Breeders' Cup

Top 5 Storylines Heading into the 2017 Breeders’ Cup

Andie Biancone/Coglianese Photos

This is what the Breeders’ Cup is all about.

The stories of the horses and the opportunity for them to accomplish great things is what gets all of us excited.

In 2015, it was all about American Pharoah and his quest for the Grand Slam while also earning redemption for his loss in the Travers Stakes. Last year, there were two major matchups: Songbird vs. Stellar Wind and California Chrome vs. Arrogate.

Let’s take a look at the five storylines that will shape the complexion of the 2017 Breeders’ Cup:

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1. Will Arrogate rebound and cement his legacy as one of the all-time greats?

Oh, how the mighty have fallen. Rewind to March of this year. Not only was Arrogate a mortal lock for Horse of the Year, but many of us (including me) believed that he might be the best horse that we’d ever seen. Things certainly have changed. Now, he may not even be the favorite in the the Breeders’ Cup Classic. Arrogate’s legacy hangs in the the balance after a brutally-poor fourth-place effort in the Grade 2 San Diego Handicap and a better (but still losing) second-place performance in the Grade 1 Pacific Classic.

You cannot take away how brilliant he was in a four-race Grade 1 stretch that featured wins in the Travers, the Breeders’ Cup Classic, the Pegasus World Cup, and the Dubai World Cup. However, part of becoming one of the all-time greats is holding your form over most, if not all, of your career. Arrogate has failed to do that, but a win in this year’s Breeders’ Cup Classic will go a long way towards ensuring that he’s in the conversation once his career is over. Imagine this: a loss in the Classic would mean that Arrogate will retire having never won the Eclipse Award for Horse of the Year.

2. Will Stellar Wind finally get her Breeders’ Cup victory?

Stellar Wind has had a tremendous career. She’s won ten of fifteen starts while taking home SIX Grade 1 races. This year, she enters the Breeders’ Cup with three straight Grade 1 wins in the Apple Blossom Handicap, the Beholder Mile, and the Clement Hirsch. However, the Breeders’ Cup has been rather painful for her over the past two years.

In 2015, she shipped to Keeneland as a 3-year-old and took on older horses for the first time in the Distaff. She dropped back to tenth early in the race, then made a bold move on the turn while very wide, but hung throughout the entire stretch to finish second, beaten only a neck by Stopchargingmaria. The loss was crushing, but the 2016 racing season brought hope when she defeated champion Beholder twice during the year in the Clement Hirsch and the Grade 1 Zenyatta. She looked poised to win that year’s Distaff, but a poor break and lackluster effort resulted in a fourth-place finish, the first and only time that she’s ever missed hitting the board. The winner of the 2016 Distaff was none other than Beholder, giving Stellar Wind another heartbreak at the Breeders’ Cup.

3. Is Bolt d’Oro the next big star in racing?

After three big-time wins, it looks like Bolt d’Oro could be the shortest-priced favorite of the entire Breeders’ Cup when he runs in the Juvenile. His one-turn wins at Del Mar in a maiden special weight and the Grade 1 Del Mar Futurity were impressive, but his recent two-turn triumph in the Grade 1 FrontRunner at Santa Anita was even better. He could be the next big star in horse racing, and many of us already have visions of him running on the first Saturday in May at Churchill Downs.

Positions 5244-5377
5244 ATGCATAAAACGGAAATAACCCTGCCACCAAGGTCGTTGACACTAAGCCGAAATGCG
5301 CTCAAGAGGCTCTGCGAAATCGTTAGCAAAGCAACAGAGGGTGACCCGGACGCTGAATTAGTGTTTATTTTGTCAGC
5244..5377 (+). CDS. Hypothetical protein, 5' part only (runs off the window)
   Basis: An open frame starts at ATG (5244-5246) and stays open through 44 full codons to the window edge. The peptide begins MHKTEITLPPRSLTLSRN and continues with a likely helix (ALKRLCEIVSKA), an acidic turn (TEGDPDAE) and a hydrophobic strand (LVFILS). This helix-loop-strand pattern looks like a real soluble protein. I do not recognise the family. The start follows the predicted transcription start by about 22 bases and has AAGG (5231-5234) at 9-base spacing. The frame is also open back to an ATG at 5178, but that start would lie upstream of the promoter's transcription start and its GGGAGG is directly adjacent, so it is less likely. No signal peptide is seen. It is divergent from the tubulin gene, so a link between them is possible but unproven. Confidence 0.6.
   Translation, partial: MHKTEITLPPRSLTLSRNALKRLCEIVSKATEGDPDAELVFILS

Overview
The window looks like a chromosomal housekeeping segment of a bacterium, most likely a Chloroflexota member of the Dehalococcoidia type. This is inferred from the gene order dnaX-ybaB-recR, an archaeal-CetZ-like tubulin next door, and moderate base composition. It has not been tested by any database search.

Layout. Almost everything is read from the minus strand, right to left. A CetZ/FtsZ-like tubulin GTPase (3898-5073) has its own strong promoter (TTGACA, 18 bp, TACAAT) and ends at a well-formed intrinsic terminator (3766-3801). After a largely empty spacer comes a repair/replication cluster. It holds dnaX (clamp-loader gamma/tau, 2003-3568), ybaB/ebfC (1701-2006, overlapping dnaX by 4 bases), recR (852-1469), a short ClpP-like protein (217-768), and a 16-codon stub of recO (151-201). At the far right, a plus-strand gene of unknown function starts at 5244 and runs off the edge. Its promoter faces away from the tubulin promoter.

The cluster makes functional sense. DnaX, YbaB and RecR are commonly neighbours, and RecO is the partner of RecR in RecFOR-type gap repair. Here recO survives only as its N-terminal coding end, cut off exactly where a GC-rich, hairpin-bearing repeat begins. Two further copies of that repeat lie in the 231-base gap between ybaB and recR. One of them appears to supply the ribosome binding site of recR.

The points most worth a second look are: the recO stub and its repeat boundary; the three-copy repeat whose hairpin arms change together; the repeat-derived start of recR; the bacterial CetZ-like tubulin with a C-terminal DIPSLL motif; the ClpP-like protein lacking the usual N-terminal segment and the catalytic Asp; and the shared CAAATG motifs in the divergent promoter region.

This could be the most hyped juvenile we’ve had since Uncle Mo, who took home the 2010 event at Churchill Downs. American Pharoah was also extremely hyped heading into the 2014 Breeders’ Cup Juvenile, but an injury forced him to miss the race. Speaking of, Bolt d’Oro’s path to this race is nearly identical to Pharoah’s. They both won the Del Mar Futurity and the FrontRunner. The only difference is that Bolt d’Oro won his maiden race at Del Mar, while American Pharoah did not. Hopefully, Bolt d’Oro can continue to progress like American Pharoah did.

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4. How will the multiple horses who trained up to the Breeders’ Cup with no prep race fare?

From a handicapping perspective, this is the number-one question on everyone’s mind. Many of horse racing’s top stars will enter their respective events with extended time away from the races. Will the horses that ran in recent prep races have an advantage over those who decided to train up to the race? Also, how will the Del Mar surface play compared to their summer meeting, and will it hurt the chances of horses who have never raced over the surface? Those are the burning questions and puzzles that all handicappers will have to solve at this year’s event.

5. Will Lady Eli go out on top with a win in the Filly and Mare Turf?

This may be America’s favorite race horse, and this will most likely be the final start of her career. The story of Lady Eli seemingly gets better with every race, and now, she ships to Del Mar with a chance at a storybook ending to what has already been a fairlytale career. She will also be looking for a little bit of redemption. Last year, she ran her eyeballs out in the Filly and Mare Turf but was defeated by Queen’s Trust by a nose. The loss was a heartbreaker for everyone, but it would make a win in this year’s event that much sweeter.

1 Comment

1 Comment

  1. Diane

    October 19, 2017 at 11:18 am

    Extremely well-written article!

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